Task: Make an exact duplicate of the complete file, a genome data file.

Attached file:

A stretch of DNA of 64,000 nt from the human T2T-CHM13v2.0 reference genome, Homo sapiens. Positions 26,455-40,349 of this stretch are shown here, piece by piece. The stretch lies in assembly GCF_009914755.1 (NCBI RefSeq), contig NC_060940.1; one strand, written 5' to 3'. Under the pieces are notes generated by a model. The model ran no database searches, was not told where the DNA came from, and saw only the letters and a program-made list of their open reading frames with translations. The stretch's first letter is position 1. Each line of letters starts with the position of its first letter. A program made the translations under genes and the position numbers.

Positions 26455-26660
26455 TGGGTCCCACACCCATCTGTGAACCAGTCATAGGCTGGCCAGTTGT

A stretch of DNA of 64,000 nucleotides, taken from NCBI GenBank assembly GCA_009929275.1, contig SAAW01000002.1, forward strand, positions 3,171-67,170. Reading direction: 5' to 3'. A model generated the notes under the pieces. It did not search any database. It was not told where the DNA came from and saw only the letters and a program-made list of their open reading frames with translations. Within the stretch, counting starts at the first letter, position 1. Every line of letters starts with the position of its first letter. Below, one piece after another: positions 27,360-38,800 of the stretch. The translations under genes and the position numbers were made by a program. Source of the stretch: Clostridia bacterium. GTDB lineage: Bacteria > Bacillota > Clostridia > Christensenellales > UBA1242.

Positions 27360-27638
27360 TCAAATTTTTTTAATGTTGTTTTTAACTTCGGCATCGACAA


A stretch of DNA of 64,000 nt from the human T2T-CHM13v2.0 reference genome, Homo sapiens. Positions 26,455-40,349 of this stretch are shown here, piece by piece. The stretch lies in assembly GCF_009914755.1 (NCBI RefSeq), contig NC_060940.1; one strand, written 5' to 3'. Under the pieces are notes generated by a model. The model ran no database searches, was not told where the DNA came from, and saw only the letters and a program-made list of their open reading frames with translations. The stretch's first letter is position 1. Each line of letters starts with the position of its first letter. A program made the translations under genes and the position numbers.

Positions 26455-26660
26455 TGGGTCCCACACCCATCTGTGAACCAGTCATAGGCTGGCCAGTTGT

A stretch of DNA of 64,000 nucleotides, taken from NCBI GenBank assembly GCA_009929275.1, contig SAAW01000002.1, forward strand, positions 3,171-67,170. Reading direction: 5' to 3'. A model generated the notes under the pieces. It did not search any database. It was not told where the DNA came from and saw only the letters and a program-made list of their open reading frames with translations. Within the stretch, counting starts at the first letter, position 1. Every line of letters starts with the position of its first letter. Below, one piece after another: positions 27,360-38,800 of the stretch. The translations under genes and the position numbers were made by a program. Source of the stretch: Clostridia bacterium. GTDB lineage: Bacteria > Bacillota > Clostridia > Christensenellales > UBA1242.

Positions 27360-27638
27360 TCAAATTTTTTTAATGTTGTTTTTAACTTCGGCATCGACAA